have voted for, which we do not begrudge for a minute. We only ask that they be joined at least with some decent effort in the field of peacemaking and peacekeeping.

Senator CLARK. Your thought is that our emphasis is out of balance.

Senator Javits. Exactly right, completely, both in substance and in financing.

Now, the last point that I would make to the Senator is this. This is why I think we may very well get some Republican support. This is essentially an aspect of the national goals idea, and it is planning for tomorrow on the world's most important problem.


a group of dis

Now, one of the things to me that was the most impressive about the Eisenhower administration—whatever may be its strengths or shortcomings—was the national goals concept, and I have sought-and I know the Senator from Pennsylvania is an ardent proponent of the philosophy of his party as I am of mine I have sought to make one of the properties of my party to have the national goals concept as an alternative to governmental planning.

Senator CLARK. I agree wholeheartedly with the Senator. I think one of the finest things the Eisenhower administration did was to appoint that Commission on National Goals. I thought within the pragmatic limitation of the application of it today, the report was a bold one and a fine one. I now see in the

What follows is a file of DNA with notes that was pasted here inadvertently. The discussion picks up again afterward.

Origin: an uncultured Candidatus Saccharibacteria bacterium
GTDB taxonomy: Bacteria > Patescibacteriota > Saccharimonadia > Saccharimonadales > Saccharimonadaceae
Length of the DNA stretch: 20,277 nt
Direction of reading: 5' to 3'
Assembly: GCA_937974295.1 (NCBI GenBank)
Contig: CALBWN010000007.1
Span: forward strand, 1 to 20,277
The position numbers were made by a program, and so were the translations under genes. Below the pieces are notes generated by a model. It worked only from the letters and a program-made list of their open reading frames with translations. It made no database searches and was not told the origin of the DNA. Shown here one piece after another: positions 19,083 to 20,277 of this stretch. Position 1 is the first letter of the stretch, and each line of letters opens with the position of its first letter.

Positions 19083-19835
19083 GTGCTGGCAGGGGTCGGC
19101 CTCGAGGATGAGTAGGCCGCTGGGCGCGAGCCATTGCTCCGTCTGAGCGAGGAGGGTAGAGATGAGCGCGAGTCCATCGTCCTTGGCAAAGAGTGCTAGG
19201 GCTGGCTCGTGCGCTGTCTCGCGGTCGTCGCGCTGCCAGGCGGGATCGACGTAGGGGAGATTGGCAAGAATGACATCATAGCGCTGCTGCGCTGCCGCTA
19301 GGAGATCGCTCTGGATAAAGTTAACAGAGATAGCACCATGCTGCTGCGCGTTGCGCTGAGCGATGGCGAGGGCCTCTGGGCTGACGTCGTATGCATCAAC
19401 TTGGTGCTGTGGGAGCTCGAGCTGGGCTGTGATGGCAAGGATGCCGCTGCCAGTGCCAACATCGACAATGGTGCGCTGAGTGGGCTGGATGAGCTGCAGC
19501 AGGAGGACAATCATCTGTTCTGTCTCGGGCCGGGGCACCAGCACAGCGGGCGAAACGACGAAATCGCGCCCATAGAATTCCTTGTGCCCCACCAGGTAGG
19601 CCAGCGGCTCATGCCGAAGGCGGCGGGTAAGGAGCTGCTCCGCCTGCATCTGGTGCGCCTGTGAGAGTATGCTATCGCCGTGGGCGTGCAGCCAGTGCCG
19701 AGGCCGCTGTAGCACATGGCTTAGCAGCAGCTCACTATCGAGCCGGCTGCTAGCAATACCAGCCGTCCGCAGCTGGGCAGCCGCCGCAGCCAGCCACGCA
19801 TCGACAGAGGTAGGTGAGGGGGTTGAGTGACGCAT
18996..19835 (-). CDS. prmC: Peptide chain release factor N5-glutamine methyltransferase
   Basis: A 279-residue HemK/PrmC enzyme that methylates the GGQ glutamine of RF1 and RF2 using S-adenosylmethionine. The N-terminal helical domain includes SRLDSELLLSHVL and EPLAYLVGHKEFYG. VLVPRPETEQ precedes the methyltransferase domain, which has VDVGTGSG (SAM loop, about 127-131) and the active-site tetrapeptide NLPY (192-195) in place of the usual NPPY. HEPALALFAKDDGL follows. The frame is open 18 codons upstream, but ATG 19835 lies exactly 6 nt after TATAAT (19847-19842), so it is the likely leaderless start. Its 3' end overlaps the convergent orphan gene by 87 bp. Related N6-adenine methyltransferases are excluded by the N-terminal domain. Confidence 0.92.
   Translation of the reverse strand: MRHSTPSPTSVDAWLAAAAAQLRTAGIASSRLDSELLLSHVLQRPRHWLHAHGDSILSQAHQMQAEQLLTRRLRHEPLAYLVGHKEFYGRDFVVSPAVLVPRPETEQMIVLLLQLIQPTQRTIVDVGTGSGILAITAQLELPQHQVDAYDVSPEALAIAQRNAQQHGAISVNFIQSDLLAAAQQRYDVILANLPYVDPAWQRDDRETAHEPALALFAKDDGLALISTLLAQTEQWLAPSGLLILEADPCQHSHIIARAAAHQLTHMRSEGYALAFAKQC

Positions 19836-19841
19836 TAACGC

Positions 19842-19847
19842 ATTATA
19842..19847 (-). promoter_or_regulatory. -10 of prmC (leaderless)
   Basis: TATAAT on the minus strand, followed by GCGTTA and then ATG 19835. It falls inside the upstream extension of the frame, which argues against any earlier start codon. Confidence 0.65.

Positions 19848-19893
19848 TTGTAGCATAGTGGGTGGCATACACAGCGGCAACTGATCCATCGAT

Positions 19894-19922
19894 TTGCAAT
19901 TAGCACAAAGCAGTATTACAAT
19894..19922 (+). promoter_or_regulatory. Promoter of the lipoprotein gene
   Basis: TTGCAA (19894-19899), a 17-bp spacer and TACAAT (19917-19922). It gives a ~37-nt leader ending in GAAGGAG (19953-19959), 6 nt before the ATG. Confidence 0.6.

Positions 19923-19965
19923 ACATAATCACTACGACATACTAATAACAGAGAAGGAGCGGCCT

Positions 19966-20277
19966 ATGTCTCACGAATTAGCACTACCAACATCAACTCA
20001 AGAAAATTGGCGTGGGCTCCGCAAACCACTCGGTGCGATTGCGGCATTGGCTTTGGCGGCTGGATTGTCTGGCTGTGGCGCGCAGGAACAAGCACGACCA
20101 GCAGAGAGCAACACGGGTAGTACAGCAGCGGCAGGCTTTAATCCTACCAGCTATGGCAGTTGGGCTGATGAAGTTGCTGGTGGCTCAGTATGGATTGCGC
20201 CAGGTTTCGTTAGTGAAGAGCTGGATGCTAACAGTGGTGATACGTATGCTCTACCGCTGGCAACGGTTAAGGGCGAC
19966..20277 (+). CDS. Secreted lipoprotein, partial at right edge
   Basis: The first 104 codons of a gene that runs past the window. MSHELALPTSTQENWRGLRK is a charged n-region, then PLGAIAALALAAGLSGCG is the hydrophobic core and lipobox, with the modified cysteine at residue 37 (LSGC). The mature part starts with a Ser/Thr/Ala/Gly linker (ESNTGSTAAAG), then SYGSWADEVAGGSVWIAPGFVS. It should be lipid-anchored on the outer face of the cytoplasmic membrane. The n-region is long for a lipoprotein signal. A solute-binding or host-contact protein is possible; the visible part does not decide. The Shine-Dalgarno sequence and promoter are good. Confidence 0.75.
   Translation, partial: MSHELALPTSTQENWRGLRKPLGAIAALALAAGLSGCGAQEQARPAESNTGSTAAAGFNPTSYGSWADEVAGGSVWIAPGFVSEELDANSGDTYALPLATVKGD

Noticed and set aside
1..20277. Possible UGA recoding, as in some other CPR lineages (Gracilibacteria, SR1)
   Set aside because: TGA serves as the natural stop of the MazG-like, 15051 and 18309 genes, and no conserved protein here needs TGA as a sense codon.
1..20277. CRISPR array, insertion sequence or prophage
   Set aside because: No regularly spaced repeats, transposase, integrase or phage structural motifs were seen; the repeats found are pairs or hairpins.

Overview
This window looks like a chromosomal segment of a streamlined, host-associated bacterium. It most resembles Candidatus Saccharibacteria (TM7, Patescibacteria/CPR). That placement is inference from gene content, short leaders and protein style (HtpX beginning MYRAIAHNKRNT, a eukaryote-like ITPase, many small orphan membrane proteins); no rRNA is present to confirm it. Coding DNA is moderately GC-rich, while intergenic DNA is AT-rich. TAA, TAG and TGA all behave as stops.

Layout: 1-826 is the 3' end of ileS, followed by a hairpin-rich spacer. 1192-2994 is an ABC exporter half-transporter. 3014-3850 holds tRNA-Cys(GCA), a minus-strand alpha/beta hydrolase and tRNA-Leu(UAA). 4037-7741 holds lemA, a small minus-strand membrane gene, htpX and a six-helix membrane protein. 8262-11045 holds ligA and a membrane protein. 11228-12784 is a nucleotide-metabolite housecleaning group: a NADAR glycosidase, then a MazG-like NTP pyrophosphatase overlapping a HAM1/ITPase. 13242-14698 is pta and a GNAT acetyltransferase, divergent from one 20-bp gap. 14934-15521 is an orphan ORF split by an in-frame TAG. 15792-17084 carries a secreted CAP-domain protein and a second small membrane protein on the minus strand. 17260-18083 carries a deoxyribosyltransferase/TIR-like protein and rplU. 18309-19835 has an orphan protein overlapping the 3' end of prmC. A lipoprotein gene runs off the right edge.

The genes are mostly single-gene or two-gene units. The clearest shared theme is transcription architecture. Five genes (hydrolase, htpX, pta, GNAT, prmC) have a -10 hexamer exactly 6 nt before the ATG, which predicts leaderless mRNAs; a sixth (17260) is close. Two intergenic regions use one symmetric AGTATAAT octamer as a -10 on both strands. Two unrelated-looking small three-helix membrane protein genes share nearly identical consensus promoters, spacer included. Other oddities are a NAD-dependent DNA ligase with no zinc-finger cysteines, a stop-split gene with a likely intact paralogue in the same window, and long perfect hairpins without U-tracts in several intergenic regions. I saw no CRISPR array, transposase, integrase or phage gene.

that tinguished economists have attempted to implement the statement of national goals in order to determine to what extent the policies we are now following will result in a shortfall in reaching those national goals, evidently our gross national product and the way we are spending it will result

in a shortfall of well over $100 million. I think that is a matter which I commend the Senator for calling to our attention. This again raises the question of priorities, and again we say how necessary and how important it is to advance the cause of peace in order to make it possible for use to achieve those national goals.

Senator JAVITS. And so, Mr. Chairman, I think that as an aspect of the national goals concept, which is so opposite to the general feeling of America as contrasted with some basic planning mechanism, this resolution really deserves to be passed.

Now, I would like to add just one other point. I have had some experience personally with the unbelievable complexities of many of these problems. For sometime I had an opportunity to work with those who were in the federalist field, who were trying to develop and present a concept of what some world organization operating under the rule of law with powers to enforce the rule of law, just exactly how it would be organized and what would be the details of its function, and it was just an unbelievable work and indicated the tremendous range of the problems, the relative paucity of creative thinking which had been done in the field, and the enormous amount of scholarship and effort and debate and discussion which would have to ge into such a development.

Senator CLARK. I am sure you are familiar with the really monumental work prepared by Grenville Clark and Louie Sohn published

back in 1958, revised since then, which as far as I know is the only comprehensive effort to put on paper the very difficult problem the Senator has referred to.

Now I do not say that is the only solution, but I say it is the most comprehensive and effective and thoughtful suggested solution which has come forward. I am a little depressed that it has not found more favor in the State Department under either administration or in the Arms Control Agency,